Arbor?s reverse takeover of Hyperion Software was greeted with trepidation on the markets as both companies' share prices crashed following the news.
But Arbor is attempting to counter fears by claiming that the market for analytical applications could be as big as the enterprise resource planning (ERP) package space within a few years.
Hyperion?s shares plummeted 23 per cent to $31.375 after the announcement, while Arbor?s were slashed 30 per cent to $33.875 at the close of play on Tuesday. Analysts were disappointed that IBM had not bought Arbor as has long been expected, although the move is still not being ruled out into the long term.
Others were unhappy about the risks involved in merger and were confused by the deal, which is expected to result in a lower combined growth rate than the single entities.
?Arbor investors were in the stock for high growth at a reasonable price. Hyperion investors were in for medium growth at a ?value? price. The merger creates a blending of growth and valuation, which causes confusion, especially since there?s not a single sell-side analyst that covers both,? one investor explained.
But John Dillon, Arbor?s chairman and chief executive, was upbeat about the move. ?The market has not been widely supportive of this. But, we didn?t just go crazy, go nuts or loose our mind. We see analytical applications as a substantial market that could be as big as the ERP market and no-one is addressing it,? he said.
He claimed the firm was now the market leader in this space, which IDC expects to grow 35 per cent year on year to exceed $2.6 billion by 2001, and there was no rival to dispute it.
?A number of companies said they want a single strategic supplier for these applications, that they wanted to buy a car, not a car kit and we lost some bids because of it. This provides us with an opportunity to cross-sell. The merger gives us an opportunity to sell more product and make bigger deals because the bag of groceries is bigger and we can generate pull-through sales to existing customers,? Dillon explained.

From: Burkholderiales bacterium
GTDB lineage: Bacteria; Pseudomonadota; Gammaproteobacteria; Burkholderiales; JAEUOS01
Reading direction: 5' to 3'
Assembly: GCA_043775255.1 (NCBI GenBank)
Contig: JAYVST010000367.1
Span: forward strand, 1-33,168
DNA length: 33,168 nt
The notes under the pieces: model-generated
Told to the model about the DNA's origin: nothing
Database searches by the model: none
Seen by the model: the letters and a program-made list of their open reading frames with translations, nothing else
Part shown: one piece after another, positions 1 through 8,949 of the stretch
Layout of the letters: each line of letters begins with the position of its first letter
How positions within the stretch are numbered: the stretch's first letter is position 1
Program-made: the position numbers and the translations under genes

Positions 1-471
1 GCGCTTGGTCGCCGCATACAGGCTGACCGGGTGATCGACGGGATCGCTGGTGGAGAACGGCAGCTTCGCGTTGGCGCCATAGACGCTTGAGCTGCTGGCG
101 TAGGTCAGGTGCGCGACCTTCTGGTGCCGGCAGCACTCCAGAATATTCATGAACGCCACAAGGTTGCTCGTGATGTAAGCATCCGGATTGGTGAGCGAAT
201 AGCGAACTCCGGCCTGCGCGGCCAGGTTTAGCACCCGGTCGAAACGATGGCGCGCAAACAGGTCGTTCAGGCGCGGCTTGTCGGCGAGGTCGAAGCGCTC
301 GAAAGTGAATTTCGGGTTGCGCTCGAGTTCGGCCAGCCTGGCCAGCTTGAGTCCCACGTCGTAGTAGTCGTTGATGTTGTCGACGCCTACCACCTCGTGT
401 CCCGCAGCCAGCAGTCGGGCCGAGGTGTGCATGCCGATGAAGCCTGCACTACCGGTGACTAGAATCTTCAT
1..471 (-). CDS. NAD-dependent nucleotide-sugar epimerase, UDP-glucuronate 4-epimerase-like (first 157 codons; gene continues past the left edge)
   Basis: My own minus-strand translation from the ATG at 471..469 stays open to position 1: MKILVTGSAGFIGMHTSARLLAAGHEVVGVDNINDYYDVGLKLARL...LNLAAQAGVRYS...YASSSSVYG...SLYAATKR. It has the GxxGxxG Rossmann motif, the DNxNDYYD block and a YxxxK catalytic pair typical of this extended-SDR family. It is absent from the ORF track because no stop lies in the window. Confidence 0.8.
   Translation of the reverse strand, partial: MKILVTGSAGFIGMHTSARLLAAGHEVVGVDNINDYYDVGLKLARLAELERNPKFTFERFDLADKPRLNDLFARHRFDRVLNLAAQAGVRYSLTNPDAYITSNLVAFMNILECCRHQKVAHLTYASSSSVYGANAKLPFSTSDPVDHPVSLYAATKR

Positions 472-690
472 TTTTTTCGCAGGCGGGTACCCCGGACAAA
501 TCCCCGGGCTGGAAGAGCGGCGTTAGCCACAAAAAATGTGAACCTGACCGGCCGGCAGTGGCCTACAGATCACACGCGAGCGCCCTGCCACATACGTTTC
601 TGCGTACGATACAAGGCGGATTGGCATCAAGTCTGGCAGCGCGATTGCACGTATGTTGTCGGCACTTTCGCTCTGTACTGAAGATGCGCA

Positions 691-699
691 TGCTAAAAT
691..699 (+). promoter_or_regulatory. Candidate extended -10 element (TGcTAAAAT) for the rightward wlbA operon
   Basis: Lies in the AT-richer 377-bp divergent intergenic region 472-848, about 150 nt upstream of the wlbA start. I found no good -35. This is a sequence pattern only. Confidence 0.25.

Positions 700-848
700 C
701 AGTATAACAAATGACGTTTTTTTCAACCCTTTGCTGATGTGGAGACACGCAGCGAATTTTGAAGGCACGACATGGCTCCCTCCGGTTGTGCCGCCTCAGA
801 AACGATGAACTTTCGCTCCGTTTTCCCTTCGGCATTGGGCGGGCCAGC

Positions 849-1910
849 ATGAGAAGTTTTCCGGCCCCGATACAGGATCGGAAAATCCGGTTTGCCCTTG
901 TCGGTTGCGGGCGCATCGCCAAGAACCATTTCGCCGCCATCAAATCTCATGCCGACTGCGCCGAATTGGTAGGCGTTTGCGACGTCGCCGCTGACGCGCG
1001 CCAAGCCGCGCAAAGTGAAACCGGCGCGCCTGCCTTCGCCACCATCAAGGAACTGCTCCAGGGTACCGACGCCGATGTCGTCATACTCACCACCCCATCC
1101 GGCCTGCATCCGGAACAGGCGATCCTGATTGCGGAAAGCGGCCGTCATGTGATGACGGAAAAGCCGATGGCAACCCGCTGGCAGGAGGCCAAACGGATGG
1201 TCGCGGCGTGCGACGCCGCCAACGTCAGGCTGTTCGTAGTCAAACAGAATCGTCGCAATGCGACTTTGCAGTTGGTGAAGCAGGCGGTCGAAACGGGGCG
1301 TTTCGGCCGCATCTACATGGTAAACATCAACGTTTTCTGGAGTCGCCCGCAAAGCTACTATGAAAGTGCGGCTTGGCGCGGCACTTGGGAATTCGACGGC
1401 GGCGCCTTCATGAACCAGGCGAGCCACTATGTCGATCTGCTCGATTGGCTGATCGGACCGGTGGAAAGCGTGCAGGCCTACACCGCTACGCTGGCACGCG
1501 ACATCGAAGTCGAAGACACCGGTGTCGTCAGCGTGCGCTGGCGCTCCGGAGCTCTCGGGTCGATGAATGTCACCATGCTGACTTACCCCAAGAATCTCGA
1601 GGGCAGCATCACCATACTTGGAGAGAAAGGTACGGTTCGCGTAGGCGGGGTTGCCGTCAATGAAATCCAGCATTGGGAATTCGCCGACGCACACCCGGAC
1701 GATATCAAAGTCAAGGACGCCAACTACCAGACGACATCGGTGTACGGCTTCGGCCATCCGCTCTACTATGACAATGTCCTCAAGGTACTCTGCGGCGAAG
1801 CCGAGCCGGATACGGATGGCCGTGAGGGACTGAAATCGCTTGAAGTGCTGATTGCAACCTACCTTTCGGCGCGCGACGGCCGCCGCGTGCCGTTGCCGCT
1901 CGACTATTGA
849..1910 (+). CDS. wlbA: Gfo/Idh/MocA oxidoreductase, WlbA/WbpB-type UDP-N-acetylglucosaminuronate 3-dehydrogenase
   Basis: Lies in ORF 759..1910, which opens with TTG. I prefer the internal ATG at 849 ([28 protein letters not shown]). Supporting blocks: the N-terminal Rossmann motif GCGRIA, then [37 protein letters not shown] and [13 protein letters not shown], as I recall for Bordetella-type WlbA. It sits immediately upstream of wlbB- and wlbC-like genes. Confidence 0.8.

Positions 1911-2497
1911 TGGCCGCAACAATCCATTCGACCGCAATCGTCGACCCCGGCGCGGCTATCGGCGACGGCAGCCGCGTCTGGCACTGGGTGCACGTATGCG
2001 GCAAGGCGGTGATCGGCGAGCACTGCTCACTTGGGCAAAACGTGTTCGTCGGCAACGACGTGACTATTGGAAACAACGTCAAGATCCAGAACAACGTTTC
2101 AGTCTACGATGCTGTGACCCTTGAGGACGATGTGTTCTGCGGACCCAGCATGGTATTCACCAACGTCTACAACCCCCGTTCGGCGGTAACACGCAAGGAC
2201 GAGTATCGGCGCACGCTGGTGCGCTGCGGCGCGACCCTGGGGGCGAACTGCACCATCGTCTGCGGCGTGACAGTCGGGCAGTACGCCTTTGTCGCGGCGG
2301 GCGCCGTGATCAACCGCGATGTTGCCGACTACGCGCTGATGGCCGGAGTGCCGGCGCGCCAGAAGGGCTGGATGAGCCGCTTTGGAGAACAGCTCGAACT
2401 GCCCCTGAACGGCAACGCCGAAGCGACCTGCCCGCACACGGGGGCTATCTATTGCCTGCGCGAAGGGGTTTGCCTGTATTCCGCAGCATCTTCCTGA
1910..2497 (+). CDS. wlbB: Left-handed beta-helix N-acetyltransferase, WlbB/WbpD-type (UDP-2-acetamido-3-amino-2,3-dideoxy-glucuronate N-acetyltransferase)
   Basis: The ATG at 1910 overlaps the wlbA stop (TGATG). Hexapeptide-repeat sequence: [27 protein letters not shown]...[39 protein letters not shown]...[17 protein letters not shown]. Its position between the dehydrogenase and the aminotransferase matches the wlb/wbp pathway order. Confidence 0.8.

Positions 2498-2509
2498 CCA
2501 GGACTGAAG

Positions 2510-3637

He added that the first step would be to integrate Arbor?s Essbase online analytical processing (Olap) engine with Hyperion?s financial applications and to migrate existing users of the TM1 Olap engine, which acts as the back end to some of Hyperion?s packages, over to the offering.
Deeper integration of both companies entire product set would follow over time, but the combined firm, Hyperion Solutions, also intended to move into new application areas, either by acquisition in vertical markets or via internal development. Areas of interest included banking profitability and retail planning, but sales and marketing software was ?the next bowling pin?, according to Dillon, and was potentially as lucrative as finance.
No major redundancies are expected as a result of the move, however, although there might be ?displacement? for ?a couple? of sales staff in the US where the two organisations are roughly the same in size. Hyperion is far larger in Europe, so minimum disruption is anticipated there.
But, Dillon admitted that Hyperion Solution?s growth rate would be slower than Arbor?s 80 per cent run rate. ?The combined growth rate will be faster than the 37 per cent First Call consensus [of analysts]. It will grow north of that, but not significantly north of that,? he explained.
Hyperion has been growing at 30 per cent in recent years, but Dillon said its new products such as the Pillar budgeting application were growing at 170 per cent year on year, a fact that was ?masked by the slow growth in [Hyperion?s flagship] consolidation software, which have not yet pushed the total growth rate up.?
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